Hearing there was a teacher shortage, Mrs. Blackwell got her credential at Wayne State University and began her career at Garfield Elementary. She then came to my school, Bagley Elementary, “which was mostly white but they needed teachers.” She was the first black teacher, later joined by Ennis Stafford who would eventually become the principal. “They called me the Auditorium teacher, but I called it Creative and Performing Arts.”
She gestured as she spoke unhurriedly, her gold bracelets jangling. She wore nine rings on six fingers—some belonged to her mother, one was a wedding ring without stones because she and her husband were too poor to afford them, one was the diamond ring her dentist husband gave her on their 25th anniversary when they could afford it, and one was from Africa.
Mrs. Blackwell explained her pioneering teaching philosophy in the 1960s, and how her greatest honor was having a Detroit school named after her. “You don’t do what you do thinking you’ll get some great honor. I brought African American and white children a better understanding of African American history, and shared that we were great like any other race. The kids had very little knowledge that we are as important as any race on the earth, and we too have contributed greatness. My whole purpose was to show them their culture and history.”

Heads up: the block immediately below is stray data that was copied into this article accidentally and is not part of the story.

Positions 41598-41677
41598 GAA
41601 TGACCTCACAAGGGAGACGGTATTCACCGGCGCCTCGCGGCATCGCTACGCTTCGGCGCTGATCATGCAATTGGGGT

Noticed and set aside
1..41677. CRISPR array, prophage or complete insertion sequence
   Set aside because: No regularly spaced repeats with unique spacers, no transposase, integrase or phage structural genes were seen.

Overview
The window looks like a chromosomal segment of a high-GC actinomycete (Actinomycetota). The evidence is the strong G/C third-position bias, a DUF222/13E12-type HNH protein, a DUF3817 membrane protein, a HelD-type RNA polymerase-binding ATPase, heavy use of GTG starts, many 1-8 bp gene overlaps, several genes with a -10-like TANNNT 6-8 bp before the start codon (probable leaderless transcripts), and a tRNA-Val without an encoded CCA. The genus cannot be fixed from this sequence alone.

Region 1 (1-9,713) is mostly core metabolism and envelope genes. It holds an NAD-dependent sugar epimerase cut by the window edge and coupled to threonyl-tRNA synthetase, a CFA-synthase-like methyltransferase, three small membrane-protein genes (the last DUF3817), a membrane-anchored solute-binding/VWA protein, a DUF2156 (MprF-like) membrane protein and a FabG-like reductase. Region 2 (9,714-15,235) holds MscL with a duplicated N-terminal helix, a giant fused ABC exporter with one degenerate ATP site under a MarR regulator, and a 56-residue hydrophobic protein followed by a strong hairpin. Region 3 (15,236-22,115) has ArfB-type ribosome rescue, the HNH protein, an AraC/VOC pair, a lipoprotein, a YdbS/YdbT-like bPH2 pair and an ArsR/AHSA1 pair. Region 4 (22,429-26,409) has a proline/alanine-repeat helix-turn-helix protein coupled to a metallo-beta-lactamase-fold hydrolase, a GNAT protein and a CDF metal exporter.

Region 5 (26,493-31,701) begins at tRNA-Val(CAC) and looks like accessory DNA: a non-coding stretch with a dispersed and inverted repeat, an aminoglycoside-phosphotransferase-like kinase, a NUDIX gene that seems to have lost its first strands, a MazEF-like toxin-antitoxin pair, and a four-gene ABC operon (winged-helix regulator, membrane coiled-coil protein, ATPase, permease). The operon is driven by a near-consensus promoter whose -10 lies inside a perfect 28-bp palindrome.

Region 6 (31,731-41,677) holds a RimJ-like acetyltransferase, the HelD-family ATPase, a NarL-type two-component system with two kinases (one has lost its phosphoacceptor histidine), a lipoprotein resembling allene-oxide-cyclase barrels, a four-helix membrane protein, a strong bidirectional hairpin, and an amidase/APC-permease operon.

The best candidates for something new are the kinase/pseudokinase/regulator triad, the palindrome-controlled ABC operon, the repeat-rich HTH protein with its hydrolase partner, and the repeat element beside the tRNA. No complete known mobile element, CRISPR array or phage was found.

She laughed often, and told me how much she enjoyed visiting the school, Catherine C. Blackwell Institute. “It was absolutely just a joy to go to the school, and I was just hugging them all.”
I asked Mrs. Blackwell how she met Miriam Makeba, the celebrated South African civil rights activist and singer who became her lifelong friend, and the woman I had my photograph taken with at age 11 in 1968.
“Miriam was touring with Harry Belafonte, a big star. I went backstage to meet her. He was sort of snooty and assumed I was there to meet him. As I came down the hall, he asked: ‘Do you have permission to be here? Who are you?’ And I said: ‘If you don’t know, I’m not going to tell you.’ I told him I wanted to meet Miriam Makeba.
“And when we met, we were just like this…” She clasped her hands, bracelets jangling. “And I just loved that woman. She was beautiful in all ways. We had a wonderful friendship. When she’d come to Detroit, she stayed with us. I had a whole party for her and the whole neighborhood came by. At that time, African Americans had little sense of their roots.
“Miriam said we were the first African Americans to invite her into their home. She told me she had very few African Americans coming backstage. I said I couldn’t speak for them, but that she was my sister. I traveled to Africa with her several times.
“I first visited Africa in 1960. I still remember this lady, who was African American, and she said: ‘Africa? You haven’t even been to Europe yet.’ I said, ‘I’m dropping in there for a couple days on the way back.’”
She laughed again and continued. “People would say to me, ‘How did your husband let you go?’ What is it that makes people think he could ‘let’ me do anything? I told him I was going and he just asked when I was leaving.”
(Continued in Part 2)